By WIN GRUENING
“Nothing is so permanent as a temporary government program.” Milton Friedman
It seems like ages, not just a few months, since COVID-19, coronavirus, and social distancing became part of our everyday vocabulary. The coronavirus is challenging our state, our country and the rest of the world unlike anything we’ve experienced in our lifetimes.
There is much unknown about the virus from a medical and health perspective. Medical researchers and epidemiologists will soon figure this out and provide the tools needed to beat this scourge back.
When that happens, it will be a monumental achievement that saves many lives. Those responsible deserve all the accolades that come their way.
But, that accomplishment, when it happens, may not be what many people will remember. Instead, it may be the cultural and economic impacts that come to mind – and how government and our citizenry responded to them.
We know this event is already changing our lives in many ways.
We’re already more conscious of our health and hygiene habits – especially relating to the people we come in contact with – including healthcare providers on the frontlines of medicine.
We are discovering that our physical presence in an office, classroom, or meeting isn’t as important as we imagined. One wonders how this will affect HR policies, demand for office space, and the need for grand university campuses in the future.
Likewise, regular trips to brick-and-mortar buildings, whether a grocery, department store, bank, or medical clinic suddenly don’t seem so necessary. Even the less computer-savvy among us are learning to order groceries, make a bank deposit, and confer with our doctor online.
Could this mean we eventually will spend more time exercising, pursuing other interests, and interacting with our families and friends?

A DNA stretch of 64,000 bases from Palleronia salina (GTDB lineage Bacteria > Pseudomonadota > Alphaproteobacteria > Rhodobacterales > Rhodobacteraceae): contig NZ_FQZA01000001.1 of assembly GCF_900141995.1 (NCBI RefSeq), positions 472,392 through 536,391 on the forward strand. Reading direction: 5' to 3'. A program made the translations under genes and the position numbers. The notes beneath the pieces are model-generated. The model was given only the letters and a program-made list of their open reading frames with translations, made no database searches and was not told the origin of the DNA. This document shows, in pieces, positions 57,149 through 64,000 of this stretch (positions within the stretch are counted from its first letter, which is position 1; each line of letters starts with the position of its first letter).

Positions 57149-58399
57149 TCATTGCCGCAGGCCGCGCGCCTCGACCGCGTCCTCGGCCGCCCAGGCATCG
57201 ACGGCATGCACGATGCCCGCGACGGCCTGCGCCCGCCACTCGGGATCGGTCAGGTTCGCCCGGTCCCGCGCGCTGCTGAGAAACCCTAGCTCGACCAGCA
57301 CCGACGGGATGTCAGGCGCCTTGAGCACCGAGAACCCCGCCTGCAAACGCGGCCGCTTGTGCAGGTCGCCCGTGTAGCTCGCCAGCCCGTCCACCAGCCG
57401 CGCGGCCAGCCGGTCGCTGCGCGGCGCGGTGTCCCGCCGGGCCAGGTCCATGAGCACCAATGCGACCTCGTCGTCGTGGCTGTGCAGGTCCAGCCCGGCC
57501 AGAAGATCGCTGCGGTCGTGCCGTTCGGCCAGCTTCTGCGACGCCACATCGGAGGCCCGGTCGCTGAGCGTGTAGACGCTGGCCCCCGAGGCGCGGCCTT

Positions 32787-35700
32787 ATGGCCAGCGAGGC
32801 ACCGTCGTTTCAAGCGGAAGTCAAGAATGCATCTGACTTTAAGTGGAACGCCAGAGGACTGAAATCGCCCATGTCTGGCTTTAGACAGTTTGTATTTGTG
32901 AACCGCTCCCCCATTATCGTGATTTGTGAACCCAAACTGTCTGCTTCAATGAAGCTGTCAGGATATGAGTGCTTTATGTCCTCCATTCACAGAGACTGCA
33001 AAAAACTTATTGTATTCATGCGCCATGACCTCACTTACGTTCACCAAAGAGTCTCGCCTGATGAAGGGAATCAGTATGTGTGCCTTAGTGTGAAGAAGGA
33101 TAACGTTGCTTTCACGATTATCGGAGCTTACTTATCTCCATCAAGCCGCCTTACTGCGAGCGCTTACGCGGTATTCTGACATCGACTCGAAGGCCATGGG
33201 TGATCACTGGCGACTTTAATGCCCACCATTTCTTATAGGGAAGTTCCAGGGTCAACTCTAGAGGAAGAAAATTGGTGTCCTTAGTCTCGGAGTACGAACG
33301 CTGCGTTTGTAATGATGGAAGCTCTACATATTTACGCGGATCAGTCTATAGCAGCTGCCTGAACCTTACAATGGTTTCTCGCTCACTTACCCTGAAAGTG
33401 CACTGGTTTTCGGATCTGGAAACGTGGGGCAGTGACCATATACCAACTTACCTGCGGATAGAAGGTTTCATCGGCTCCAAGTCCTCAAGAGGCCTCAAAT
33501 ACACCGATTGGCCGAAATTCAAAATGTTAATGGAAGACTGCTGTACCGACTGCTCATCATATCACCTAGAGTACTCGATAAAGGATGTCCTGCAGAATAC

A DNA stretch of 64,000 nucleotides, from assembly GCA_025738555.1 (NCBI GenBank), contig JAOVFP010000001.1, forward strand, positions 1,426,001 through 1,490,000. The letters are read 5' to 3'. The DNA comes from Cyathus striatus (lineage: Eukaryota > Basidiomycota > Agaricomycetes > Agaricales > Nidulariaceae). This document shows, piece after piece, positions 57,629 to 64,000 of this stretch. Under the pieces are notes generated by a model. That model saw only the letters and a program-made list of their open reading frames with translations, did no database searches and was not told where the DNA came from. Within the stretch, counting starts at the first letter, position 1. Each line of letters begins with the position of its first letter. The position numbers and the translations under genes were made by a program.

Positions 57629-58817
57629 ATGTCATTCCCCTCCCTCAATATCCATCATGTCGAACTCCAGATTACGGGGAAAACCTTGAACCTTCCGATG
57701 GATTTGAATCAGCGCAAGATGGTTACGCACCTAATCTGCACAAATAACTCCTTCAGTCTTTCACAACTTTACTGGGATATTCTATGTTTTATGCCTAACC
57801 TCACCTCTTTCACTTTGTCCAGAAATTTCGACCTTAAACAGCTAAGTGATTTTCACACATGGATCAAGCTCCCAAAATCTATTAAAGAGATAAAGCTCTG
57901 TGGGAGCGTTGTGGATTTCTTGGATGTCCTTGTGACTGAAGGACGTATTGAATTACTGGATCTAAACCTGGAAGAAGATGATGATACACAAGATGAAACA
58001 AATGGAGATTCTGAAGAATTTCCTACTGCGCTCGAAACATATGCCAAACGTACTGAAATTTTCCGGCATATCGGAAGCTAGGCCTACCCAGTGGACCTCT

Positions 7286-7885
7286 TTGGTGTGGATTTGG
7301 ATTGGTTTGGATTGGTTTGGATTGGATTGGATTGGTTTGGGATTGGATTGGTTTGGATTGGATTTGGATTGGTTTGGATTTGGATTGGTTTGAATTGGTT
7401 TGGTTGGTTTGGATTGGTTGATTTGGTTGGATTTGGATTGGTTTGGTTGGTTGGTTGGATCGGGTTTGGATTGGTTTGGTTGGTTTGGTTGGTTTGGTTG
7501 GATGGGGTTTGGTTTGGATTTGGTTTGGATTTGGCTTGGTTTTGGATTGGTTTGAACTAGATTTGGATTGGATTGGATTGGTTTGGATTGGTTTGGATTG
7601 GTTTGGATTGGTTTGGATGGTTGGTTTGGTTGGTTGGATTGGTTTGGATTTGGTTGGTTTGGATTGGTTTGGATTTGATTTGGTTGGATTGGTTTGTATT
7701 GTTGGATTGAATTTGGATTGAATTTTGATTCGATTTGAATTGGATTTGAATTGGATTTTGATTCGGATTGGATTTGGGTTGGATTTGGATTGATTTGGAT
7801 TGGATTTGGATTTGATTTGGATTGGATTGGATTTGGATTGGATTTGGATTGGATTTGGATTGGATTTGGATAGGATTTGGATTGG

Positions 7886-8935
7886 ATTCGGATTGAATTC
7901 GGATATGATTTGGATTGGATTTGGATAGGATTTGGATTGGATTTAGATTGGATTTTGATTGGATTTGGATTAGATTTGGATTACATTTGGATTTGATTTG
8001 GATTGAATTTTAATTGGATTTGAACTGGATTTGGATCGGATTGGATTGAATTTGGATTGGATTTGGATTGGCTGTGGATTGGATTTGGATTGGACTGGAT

This new paradigm portends beneficial changes in our culture – as long as organizations, companies, and workers are willing to adapt to consumers’ changing consumption habits. Those that do will be the winners in the new recovered economy.
The direct economic consequences of this crisis aren’t well defined. In the short term, we know it will be devastating.
In Alaska, private employers are especially vulnerable because of our over-concentration in the oil and visitor industries.
The growing world-wide oil glut and current price war will depress oil prices indefinitely, negatively impacting both production and exploration.
Alaska’s visitor industry is fueled almost exclusively by discretionary purchases – the first to be reduced in a recessionary economy. Negative stories surrounding the ease of viral transmission in airports, aircraft, and cruise ships will linger in the public’s mind. Unfortunately, this means our visitor industry won’t likely recover for several years.
Many other businesses – from restaurants to retail stores, hair salons, dog groomers, and dry cleaners – are all taking a hit. Few areas of our economy will escape unscathed – except, it seems, maybe the government workforce.
This unprecedented economic disruption has triggered a massive government response at every level. Congress passed a $2 trillion relief package and Gov. Dunleavy has proposed millions in state economic assistance. Local municipalities are formulating their own aid plans.
Short term, this is necessary and helpful. But it won’t be enough over the long run. Ultimately, history will judge us on how we individually and collectively rebuilt our economy. Holding government itself harmless from economic impacts doesn’t help accomplish this.
This begs the question: Why did our state legislature just pass a budget that contemplates providing state services as usual – presumably continuing to fund salary step increases and job security for all state workers – when, by some estimates, 39,000 Alaskans will have gotten layoff notices in our private sector?
Alaskans like to think of themselves as a hardy, self-reliant breed. But, without much regard to whether we can afford it, we’ve come to expect “free” PFD’s, unending government assistance and grants galore funding expansive amenities – arts, parks, pools, museums and special programs. We’ve poured billions into education and Medicaid without improving student achievement or health outcomes.
A real long-term danger we face is that this crisis will make us more dependent on government when we need to be willing to restructure our priorities to fit a new reality: Expect less from government and do more for ourselves.
Win Gruening retired as the senior vice president in charge of business banking for Key Bank in 2012. He was born and raised in Juneau and graduated from the U.S. Air Force Academy in 1970. He is active in community affairs as a 30-plus year member of Juneau Downtown Rotary Club and has been involved in various local and statewide organizations.